Boycotts are an extremely important part of democracy. They allow people to express their most fundamental human rights by deciding not to support a business they agree with until they feel that that business is behaving ethically. Successful boycotts can help shape the world for the better. A recent boycott succeeded in forcing Lego to break their ties with major oil corporations, a major step towards moving the world away from its ridiculous & outdated dependency on glorified dirt. They can also demonstrate political & humanitarian solidarity, such as when US President Jimmy Carter led 60 countries to boycott the 1980 USSR Olympics due to their refusal to pull troops from Afghanistan (we’ll just skip over the irony in that one).
In case you’ve forgotten your Junior Cert history, the term Boycott originated in Ireland when the Irish Land League demanded that Charles Boycott further reduce their rents. Instead of resorting the violence, everyone from business owners to postmen refused to provide services to Mr. Boycott. Within weeks, the news had spread worldwide, which was a major feat for 1880. In a few short months, Boycott was forced to leave Ireland, and the residents of Co. Mayo had shown the world that there was a nonviolent way to successfully take on “the man”.
Since then, pretty much everyone who has the luxury of choice has boycotted something. For example, I never pay to see anything with Mark Wahlberg in it, because I don’t like to give money to a multi-millionaire who believes that serving 45 days in jail is sufficient punishment for a myriad of racially motivated hate crimes that left a black woman with permanent facial scars, among other not-so-happy endings.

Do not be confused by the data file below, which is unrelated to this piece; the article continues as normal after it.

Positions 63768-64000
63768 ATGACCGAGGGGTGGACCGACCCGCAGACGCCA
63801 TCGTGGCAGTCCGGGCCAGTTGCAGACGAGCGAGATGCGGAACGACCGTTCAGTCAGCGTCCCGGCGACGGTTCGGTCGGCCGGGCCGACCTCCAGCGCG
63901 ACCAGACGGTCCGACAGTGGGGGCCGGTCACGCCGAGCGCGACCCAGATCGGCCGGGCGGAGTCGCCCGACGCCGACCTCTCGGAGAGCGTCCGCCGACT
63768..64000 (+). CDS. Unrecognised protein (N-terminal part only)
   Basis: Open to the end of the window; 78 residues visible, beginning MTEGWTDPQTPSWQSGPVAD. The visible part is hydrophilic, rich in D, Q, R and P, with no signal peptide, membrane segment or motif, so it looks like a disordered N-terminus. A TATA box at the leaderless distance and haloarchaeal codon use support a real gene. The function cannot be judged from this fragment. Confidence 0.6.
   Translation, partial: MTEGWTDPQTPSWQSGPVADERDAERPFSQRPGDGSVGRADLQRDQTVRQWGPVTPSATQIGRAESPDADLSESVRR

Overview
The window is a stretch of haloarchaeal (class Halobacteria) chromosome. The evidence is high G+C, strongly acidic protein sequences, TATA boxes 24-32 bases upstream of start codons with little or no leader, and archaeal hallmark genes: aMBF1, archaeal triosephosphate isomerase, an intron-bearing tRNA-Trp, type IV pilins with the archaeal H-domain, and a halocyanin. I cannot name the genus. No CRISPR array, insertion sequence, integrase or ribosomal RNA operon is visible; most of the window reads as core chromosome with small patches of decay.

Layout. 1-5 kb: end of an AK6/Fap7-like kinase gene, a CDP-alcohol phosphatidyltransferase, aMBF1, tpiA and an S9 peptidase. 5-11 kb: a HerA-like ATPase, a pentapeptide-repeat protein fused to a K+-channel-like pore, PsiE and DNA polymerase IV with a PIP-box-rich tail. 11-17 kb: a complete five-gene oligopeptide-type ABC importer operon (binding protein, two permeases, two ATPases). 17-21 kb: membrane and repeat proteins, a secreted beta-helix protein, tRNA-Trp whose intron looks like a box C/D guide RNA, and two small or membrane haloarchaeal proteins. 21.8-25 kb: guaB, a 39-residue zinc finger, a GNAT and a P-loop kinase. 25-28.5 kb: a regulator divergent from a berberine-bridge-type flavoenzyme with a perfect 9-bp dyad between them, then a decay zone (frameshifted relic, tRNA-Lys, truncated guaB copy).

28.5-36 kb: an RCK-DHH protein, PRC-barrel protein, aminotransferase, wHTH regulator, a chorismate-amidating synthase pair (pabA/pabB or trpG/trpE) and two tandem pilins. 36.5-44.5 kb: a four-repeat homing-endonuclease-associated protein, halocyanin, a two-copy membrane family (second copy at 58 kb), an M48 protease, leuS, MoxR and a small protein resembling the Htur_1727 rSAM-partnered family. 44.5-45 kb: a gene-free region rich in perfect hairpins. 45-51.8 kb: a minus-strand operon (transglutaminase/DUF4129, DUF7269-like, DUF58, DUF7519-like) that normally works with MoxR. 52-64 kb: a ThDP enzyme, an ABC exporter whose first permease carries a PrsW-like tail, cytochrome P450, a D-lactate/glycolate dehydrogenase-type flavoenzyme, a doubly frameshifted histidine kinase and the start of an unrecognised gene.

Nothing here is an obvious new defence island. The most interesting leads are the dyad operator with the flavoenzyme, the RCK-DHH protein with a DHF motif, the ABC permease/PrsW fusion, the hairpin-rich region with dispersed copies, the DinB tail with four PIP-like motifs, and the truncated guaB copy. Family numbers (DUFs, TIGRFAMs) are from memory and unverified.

Then there are the other boycotts, that attempt to keep the status-quo, such as people who boycott companies that support gay rights. While these are not people whose opinions I respect, I certainly understand their logic: they think homosexuality is wrong, and they don’t want to support anything that supports it.
Then there are the people whose boycotts are so outlandish that you have to wonder how these people manage to function on a day-to-day basis. The latest boycott of Starbucks is one such example of this.
Conservative Christians have recently taken issue with this year’s design of the Starbucks Christmas cup. The cup, which is a gradient red with a white top, evokes the Christmas colours in a pretty minimalist way. This has now officially been declared a “war on Christmas”, as the cup is not beset with your traditional Christmas imagery, such as wreaths & reindeer. Certain Christians now feel that the giant multinational is trying to take the Christ out of Christmas while still taking the money out of their pockets, and so, have launched this ridiculous little boycott.
The only real question that this boycott poses is whether the graphic design team over at Starbucks is now dejectedly agreeing to up the Christmas next time, or whether they’re all just laughing their asses off at all this free publicity from a tiny group of loonies who clearly have far too much access to the internet. Only time will tell.